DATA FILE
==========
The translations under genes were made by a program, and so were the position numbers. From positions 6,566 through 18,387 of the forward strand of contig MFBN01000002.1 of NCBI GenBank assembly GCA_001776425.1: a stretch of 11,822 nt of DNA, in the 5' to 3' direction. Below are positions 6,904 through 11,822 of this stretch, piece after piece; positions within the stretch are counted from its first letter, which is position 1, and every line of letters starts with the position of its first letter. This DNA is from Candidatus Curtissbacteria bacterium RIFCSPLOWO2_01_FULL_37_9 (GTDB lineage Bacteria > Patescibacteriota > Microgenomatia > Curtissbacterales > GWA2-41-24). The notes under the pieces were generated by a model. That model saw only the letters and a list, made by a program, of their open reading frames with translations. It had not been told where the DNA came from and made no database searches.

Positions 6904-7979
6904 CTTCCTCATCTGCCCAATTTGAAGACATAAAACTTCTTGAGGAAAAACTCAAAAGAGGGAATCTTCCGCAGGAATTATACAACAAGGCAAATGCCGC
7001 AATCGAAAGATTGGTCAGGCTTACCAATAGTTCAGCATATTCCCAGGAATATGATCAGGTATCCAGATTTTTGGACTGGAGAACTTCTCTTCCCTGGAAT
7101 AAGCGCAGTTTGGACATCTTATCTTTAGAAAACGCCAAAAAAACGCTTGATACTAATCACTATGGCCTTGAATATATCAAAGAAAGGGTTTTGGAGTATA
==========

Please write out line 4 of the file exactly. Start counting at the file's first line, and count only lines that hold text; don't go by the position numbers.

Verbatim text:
7001 AATCGAAAGATTGGTCAGGCTTACCAATAGTTCAGCATATTCCCAGGAATATGATCAGGTATCCAGATTTTTGGACTGGAGAACTTCTCTTCCCTGGAAT